The project cocktail pitch is a short powerful way to pitch in any situation from cocktail parties to business meetings.   How do you talk about your projects in a compelling and entertaining way?  First, remember that pitching is selling, not telling.  Your goal is to sell your project, not to tell all the details of your story.  How do you sell? By getting your listeners to connect with your story and say “tell me more.”  Instead of just telling your story, ideally  you grab their attention so they want to hear more.  Think of your cocktail pitch as an audio version of your movie trailer.  The best trailers don’t show the whole movie.  They show just enough so that you know the concept and the characters and want to go to the movie to see what happens. 

Tell me more can mean a bunch of things that get you one step closer to a sale.  It can mean:

  • Send me the material.
  • Come in for a meeting.
  • Keep talking and tell me more of the story.
  • And the holy grail, I’ll buy it!

How to Craft Your Project Cocktail Pitch

1. Start with your genre & format.  By labeling your project, you let your audience know exactly what kind of story they are listening to.  Examples: Single camera sitcom, supernatural TV drama, spy thriller feature.

2. Use touchstones.  Mention successful projects that have a connection to your story.  The tried and true blank meets blank (Frozen meets the Avengers) is the most common way to bring in touchstones.  The meets technique may feel cliched, but it is a cliché for a reason; it works!  If executives hear Frozen meets the Avengers, they immediately know a lot about your movie.  It is princess superheroes in a fairy tale world.  Sold!   Another way to use touchstones is to put them in a different setting like Frozen in high school.   A third way is to mention projects that share the same audience as yours.  This movie is for fans of Frozen & The Princess Bride.  In this example, we know that this pitch is about a comedy fairy tale romance.  HINT: Be sure to use commercially successful touchstones.  It doesn’t help you make the sale, if you’re comparing your project to a box office bomb or a show that didn’t make it through the first season.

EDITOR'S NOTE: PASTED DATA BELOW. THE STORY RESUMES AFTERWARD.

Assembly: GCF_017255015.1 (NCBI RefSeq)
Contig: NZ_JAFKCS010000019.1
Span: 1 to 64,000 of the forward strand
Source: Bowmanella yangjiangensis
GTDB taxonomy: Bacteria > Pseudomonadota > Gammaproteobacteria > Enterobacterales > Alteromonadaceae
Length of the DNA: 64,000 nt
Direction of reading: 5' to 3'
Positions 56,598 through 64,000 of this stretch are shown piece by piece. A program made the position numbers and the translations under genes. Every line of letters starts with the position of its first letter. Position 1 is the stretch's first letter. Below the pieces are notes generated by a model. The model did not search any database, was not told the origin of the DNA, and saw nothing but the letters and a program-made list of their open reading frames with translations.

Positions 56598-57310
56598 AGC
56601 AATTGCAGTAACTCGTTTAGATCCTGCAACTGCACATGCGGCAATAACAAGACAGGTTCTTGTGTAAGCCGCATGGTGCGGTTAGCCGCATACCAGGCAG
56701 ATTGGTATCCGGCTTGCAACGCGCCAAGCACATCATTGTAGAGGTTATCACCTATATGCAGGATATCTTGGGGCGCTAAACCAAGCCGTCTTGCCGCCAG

3. Hook your audience with the emotional hook. Emotion sells.  Make your characters’ struggle relatable.  You can use a metaphor (office politics is high school with suits.)  An archetype (the high school mean girl is now ruling the PTA.)  Or ask a question.  Have you ever wondered what happened to the high school mean girl?

4. Next, introduce your main character and their emotional drive.  Katniss is an ordinary 16 year-old girl whose selfless sacrifice to save her sister’s life starts a revolution. HINT:  If you have an ensemble, start with the group leader and then make everyone archetypes.  (The Con Man, the Optimist, The Brains.)

5. Then onto the Story Appetizer, which is 3 to 5 sentences about your story.  Here is where you can share a bit more about the main character, what they are trying to accomplish and how they do it.  If you need to, here is where you can talk about the world of the story and the bad guy.

6. Finally, end on a Cliffhanger.  Emphasize the emotional stakes.  Can your characters do it?  Will she get a date to the wedding or be at the singles table with the great aunts? Will they rob the bank so Joe can get his kidney transplant?  With the cliffhanger, you leave your listener on the edge of their seat so they say, tell me more.

Cocktail Pitch example

This animated movie is The Dirty Dozen meets the Big Bang Theory.  This is that age old struggle of the  geeks vs. the jocks and how it feels when you know you can be the hero, but you’re always overlooked. Our story takes place in the world of holiday icons where Santa and the Easter Bunny are the cool kids.  But when they’re kidnapped, the unsung holiday icons lead by Earl the Groundhog from Groundhog Day, must rescue Santa and save Christmas. Will our group of ragtag heroes be able to work together and get Santa back to the North Pole in time?

When do you use a cocktail pitch?

  • Networking
  • In meetings
  • In emails
  • As the introduction to your longer formal pitch

Now you have the project cocktail pitch formula, and with little practice you should feel ready to pitch to anybody, anywhere, anytime.